Simon Russell Beale and Adjoa Andoh track clouds scudding across the sky, in poems from Yang Chi to Shakespeare and Rilke to Thoreau. With music by Westhoff, Ligeti and Debussy.
Elizabeth Arno (producer).
Timings (where shown) are from the start of the programme in hours and minutes
PERCY BYSSHE SHELLEY
The Cloud, read by Adjoa Andoh
The clouds that are so light, read by Simon Russell Beale
A Curious Cloud surprised the Sky, read by Adjoa Andoh
Gullivers Travels (extract)
Clouds, read by Adjoa Andoh
YANG CHI, translated by JONATHAN CHAVES
Nesting among Clouds, read by Simon Russell Beale
I Wandered Lonely as a Cloud, read by Simon Russell Beale
Sonnet 33, read by Adjoa Andoh
CLOUD APPRECIATION SOCIETY
The Manifesto of the Cloud Appreciation Society, read by Adjoa Andoh and Simon Russell Beale
Lost in Heaven, read by Simon Russell Beale
RILKE, translated A. POULIN, JR.
These laborers of rain, read by Adjoa Andoh
Her Bed, read by Simon Russell Beale
A Long, white, summer cloud, read by Adjoa Andoh
Fog, read by Simon Russell Beale
Sonnet 34, read by Simon Russell Beale
Two Clouds, read by Adjoa Andoh and Simon Russell Beale
These are the Clouds, read by Adjoa Andoh
ARISTOPHANES, translated by PETER MEINECK
Chorus of the Clouds, from The Clouds (extract), read by Adjoa Andoh and Simon Russell Beale
Clouds, read by Simon Russell Beale
ELLEN PALMER ALLERTON
Trailing Clouds, read by Adjoa Andoh
Journal, 25th December 1851, read by Simon Russell Beale
RILKE, translated by A. POULIN, JR.
Evening Clouds, read by Adjoa Andoh
BRECHT, translated by DEREK MAHON
A Cloud, read by Simon Russell Beale
‘I am the daughter of Earth and Water,
And the nursling of the Sky:
I pass through the pores of the ocean and shores;
I change, but I cannot die.’
(Percy Bysshe Shelley)
Shelley’s poem The Cloud, which opens this edition of Words and Music, immortalises the cloud cycle in almost divine terms. There is a mysterious quality to clouds, particularly in the way they catch the changing light and mood of each unique day from sunrise to sunset, constantly metamorphosing through a rich palette or whites, greys, golds, oranges and reds. When Henry Thoreau reflects on the majesty of a crimson cloud at sunset, he asks: ‘what sort of science is that which enriches the understanding, but robs the imagination?’
Shelley’s beguiling image of The Clouds sets in motion a continuous trail of clouds across the programme from Edward Thomas’s The Clouds that are so light to the gentle rain clouds of Robert Frost’s poem Lost in Heaven and Rilke’s ‘labourers of rain’. Alexander Posey and Shakespeare write about storm clouds, Sandburg about the fog, and Ellen Palmer Allerton’s poem Trailing Clouds describes how the lifting of clouds at sunset are like ‘light at eve / After rain’ for those that grieve.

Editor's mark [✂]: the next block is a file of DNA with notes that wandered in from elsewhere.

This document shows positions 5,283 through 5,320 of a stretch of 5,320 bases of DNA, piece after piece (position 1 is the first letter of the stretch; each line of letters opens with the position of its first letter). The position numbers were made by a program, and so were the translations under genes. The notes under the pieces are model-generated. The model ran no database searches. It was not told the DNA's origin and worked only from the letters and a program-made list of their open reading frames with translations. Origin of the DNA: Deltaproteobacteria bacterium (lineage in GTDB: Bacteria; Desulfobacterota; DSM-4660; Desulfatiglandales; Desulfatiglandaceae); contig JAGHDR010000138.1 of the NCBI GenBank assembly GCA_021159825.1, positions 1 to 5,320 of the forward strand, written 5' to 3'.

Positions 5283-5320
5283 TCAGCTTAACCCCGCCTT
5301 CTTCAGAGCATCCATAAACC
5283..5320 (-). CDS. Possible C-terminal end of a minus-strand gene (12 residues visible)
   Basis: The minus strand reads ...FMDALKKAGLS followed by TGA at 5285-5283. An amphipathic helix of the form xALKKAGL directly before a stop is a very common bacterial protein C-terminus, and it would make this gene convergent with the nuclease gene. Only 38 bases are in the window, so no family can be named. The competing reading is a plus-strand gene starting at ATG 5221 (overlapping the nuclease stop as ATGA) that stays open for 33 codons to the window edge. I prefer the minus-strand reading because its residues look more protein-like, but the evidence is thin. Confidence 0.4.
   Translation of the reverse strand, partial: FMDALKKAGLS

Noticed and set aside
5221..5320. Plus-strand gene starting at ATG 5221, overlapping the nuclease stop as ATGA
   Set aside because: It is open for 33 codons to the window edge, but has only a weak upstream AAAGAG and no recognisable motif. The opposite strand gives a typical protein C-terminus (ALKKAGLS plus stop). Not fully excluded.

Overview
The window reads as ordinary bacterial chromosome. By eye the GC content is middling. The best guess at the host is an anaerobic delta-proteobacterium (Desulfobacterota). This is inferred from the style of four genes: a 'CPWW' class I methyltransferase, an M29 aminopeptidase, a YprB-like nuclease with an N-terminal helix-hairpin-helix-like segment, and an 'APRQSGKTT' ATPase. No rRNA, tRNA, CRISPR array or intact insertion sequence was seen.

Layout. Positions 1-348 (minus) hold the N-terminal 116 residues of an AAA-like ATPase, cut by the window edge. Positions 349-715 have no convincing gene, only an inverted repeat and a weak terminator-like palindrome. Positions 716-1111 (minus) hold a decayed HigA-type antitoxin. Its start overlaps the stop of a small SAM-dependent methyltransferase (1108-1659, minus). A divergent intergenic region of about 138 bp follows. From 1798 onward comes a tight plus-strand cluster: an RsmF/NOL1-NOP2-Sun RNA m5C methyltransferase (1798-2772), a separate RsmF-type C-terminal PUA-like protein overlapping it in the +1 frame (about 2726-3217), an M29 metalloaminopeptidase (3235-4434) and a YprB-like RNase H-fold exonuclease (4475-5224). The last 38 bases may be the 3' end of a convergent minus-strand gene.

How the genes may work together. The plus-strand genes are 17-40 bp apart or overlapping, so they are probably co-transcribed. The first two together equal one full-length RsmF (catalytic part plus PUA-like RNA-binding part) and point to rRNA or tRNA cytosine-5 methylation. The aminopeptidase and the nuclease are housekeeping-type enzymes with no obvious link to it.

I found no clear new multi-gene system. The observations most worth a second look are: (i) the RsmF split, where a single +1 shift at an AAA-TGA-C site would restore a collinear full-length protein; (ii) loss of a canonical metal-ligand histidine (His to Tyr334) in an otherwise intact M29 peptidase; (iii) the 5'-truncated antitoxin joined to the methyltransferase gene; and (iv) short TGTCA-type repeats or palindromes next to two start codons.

Clouds have been used in literature as far back as Aristophanes’ drama, The Clouds, from which we hear its Chorus of Clouds over Ligeti’s Clocks and Clouds. Clouds provide writers with a versatile metaphor for many things: the solitude of Wordsworth’s famous walk through a field of daffodils, the ancient cities of William Sharp’s Clouds built again in the heights of heaven, the darkening clouds of friendships sounded as in Shakespeare’s Sonnets 33 and 34, the soft fabrics of Julia’s Bed in Herrick’s poem, or the white napkin in Derek Walcott’s, and the love songs of Rilke and Brecht that end the programme.
The music is of two main types, the first being generally soft and floating in a way that sounds fitting with the image of clouds scudding gently across the sky, like Bliss’s Elements, Jarnafelt’s Berceuse and Elgar’s Sospiri, and the second characterising rainfall, like Westhoff’s Imitazione de liuto and Bartok’s 4th String Quartet. There are songs about clouds too from Einsamkeit from Schubert’s Winterreise, which echoes the sentiments of Wordsworth’s I wandered lonely as a cloud, Dorothy Squires singing The Little White Cloud that Cried and Vaughan Williams’ The Cloud Capp’d Towers. In the same way that clouds move seamlessly across the sky, each piece follows from the last as if in one continuous movement from the first note of Eric Whitacre’s Cloudburst that begins the programme to the last note of Elgar’s Sospiri at the end.
The Cloud Appreciation Society encourage us to ‘look up, marvel at the ephemeral beauty, and live life with [our] head in the clouds’, so how do we imagine that world to be? This programme is an aural impression of that cloudy world through words and music.
Elizabeth Arno (producer)
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